The Ian Potter Foundation’s philanthropy is guided by our funding principles which underscore specific funding objectives in each funding area.

NQIC 174

The 2019 Questacon National Invention Convention delegates with His Excellency General the Hon Sir Peter Cosgrove (then Governor-General of Australia).

Our Funding Principles

Grantmaking across all program areas is underpinned by the following funding principles:

We support organisations, programs and individuals who are outstanding in their field.

To maximise the value of our grants, we try to identify and support projects that address the causes of any problems rather than treat the symptoms. Supporting research is fundamental to this approach.

We seek to fund organisations, programs and projects that take a new approach to solving problems, especially those that can be evaluated and have potential for expansion and further development.

Our grants have greater impact when combined with support from volunteers and other sources such as other trusts and foundations, government, and business. We are happy to be one of a number of supporters of a program.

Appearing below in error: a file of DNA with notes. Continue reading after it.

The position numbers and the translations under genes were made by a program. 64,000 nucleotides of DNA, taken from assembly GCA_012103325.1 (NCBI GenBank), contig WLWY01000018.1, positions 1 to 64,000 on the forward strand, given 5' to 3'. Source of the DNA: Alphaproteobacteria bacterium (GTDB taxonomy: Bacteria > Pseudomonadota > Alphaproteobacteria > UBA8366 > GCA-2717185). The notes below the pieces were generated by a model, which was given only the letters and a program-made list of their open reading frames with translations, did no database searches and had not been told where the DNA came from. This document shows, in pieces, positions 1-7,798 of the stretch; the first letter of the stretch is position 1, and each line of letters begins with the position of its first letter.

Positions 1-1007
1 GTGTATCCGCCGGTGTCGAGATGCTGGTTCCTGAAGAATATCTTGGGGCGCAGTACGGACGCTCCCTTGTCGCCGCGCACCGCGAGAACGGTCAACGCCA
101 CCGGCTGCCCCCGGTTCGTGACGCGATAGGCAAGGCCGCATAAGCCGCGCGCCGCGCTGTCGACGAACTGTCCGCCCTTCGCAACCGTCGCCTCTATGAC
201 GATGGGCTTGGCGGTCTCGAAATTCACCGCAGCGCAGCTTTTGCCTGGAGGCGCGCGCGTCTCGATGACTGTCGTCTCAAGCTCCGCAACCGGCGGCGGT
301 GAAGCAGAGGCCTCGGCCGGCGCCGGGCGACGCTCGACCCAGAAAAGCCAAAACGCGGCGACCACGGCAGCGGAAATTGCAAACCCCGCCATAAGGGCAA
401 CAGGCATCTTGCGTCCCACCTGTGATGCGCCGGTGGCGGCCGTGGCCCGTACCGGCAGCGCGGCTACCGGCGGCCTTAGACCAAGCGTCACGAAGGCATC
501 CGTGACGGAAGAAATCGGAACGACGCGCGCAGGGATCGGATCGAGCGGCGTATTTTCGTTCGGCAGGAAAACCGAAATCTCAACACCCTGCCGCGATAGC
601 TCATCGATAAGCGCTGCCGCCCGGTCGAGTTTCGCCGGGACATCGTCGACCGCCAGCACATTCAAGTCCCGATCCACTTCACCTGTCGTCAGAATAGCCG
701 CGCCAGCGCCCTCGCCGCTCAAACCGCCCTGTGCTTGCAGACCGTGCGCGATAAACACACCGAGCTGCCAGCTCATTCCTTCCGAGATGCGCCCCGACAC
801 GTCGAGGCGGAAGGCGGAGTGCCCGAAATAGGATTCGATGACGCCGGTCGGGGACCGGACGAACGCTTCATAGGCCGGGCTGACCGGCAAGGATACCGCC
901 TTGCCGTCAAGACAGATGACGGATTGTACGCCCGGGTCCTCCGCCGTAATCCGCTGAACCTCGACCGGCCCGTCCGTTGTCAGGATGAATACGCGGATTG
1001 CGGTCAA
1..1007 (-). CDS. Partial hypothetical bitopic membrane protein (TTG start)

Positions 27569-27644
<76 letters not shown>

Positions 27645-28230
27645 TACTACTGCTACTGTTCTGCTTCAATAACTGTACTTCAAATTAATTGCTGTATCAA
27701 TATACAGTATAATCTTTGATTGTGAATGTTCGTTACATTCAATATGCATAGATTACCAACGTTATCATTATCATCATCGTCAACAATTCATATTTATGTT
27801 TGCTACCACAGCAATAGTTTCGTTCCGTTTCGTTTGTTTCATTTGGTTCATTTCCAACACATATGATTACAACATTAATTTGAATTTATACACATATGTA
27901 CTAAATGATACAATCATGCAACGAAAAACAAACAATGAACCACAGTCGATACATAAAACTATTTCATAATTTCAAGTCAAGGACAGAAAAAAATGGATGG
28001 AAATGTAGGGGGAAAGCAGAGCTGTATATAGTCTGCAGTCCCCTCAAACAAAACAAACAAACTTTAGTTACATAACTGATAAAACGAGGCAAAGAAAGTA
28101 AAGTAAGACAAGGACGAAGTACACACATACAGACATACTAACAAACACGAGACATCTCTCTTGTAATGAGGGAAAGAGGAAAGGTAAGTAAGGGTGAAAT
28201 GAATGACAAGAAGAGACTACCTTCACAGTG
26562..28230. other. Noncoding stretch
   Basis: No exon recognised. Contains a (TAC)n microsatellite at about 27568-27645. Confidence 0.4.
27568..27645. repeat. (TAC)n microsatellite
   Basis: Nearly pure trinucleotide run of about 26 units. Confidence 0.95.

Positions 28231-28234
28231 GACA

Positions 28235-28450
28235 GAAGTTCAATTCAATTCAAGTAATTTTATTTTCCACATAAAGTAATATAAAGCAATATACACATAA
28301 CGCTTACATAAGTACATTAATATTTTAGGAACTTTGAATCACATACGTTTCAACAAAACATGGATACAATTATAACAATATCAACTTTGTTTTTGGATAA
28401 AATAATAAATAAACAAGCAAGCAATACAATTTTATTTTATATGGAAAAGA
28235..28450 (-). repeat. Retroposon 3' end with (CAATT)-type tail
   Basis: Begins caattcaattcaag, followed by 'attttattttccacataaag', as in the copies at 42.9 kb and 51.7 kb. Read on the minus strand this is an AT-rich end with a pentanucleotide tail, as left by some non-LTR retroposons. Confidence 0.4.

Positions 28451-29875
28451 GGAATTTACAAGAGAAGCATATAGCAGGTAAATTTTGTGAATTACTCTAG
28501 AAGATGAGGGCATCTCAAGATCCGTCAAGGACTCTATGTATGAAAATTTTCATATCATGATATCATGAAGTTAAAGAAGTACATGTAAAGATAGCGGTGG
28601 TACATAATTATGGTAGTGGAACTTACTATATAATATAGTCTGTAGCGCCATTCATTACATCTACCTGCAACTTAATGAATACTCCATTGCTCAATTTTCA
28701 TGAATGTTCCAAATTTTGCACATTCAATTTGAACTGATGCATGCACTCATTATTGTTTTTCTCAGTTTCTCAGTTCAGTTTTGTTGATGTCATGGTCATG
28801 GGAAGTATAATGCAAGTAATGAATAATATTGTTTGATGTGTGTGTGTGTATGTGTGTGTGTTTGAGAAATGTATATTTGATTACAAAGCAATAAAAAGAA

We encourage grantees to have collaborations and partnerships that facilitate combining knowledge and resources to achieve a shared goal.

Long-term thinking
We try to fund projects that will continue to have an impact well beyond the period of our grant. The long term sustainability of the project is an important consideration. 

Social leaders

We aim to cultivate leadership in the Australian social sector that is highly skilled, well prepared and best placed to fulfil an organisation's mission.


Three Indigenous students with dummy child
First People’s Health Program students supported by the Seed Foundation.

Funding guidelines for Indigenous projects

Given the significant obstacles faced by many of Australia’s Indigenous people, The Ian Potter Foundation has developed specific funding guidelines for all Indigenous projects we consider.  

The Foundation’s funding of Indigenous projects will focus on:

  • Early intervention/prevention/impact on whole-of-life outcomes
  • Organisations that are enhancing Aboriginal leadership and capacity building, and aim at real success in jobs and tertiary achievement
  • Groups that take account of Aboriginal knowledge, culture, healing and empowerment
  • Long-term, evidence-based implementation with evaluation (i.e. not funding research unless it is translational).

It is our intention that through this approach, the Foundation’s philanthropy is making a meaningful and lasting contribution, supporting a vibrant, healthy community in which good ideas can be explored and every person has the opportunity to fulfil their potential. 

For Indigenous Australians, walking alongside and working with them will increase their capacity and ensure that they are best placed to manage their own futures.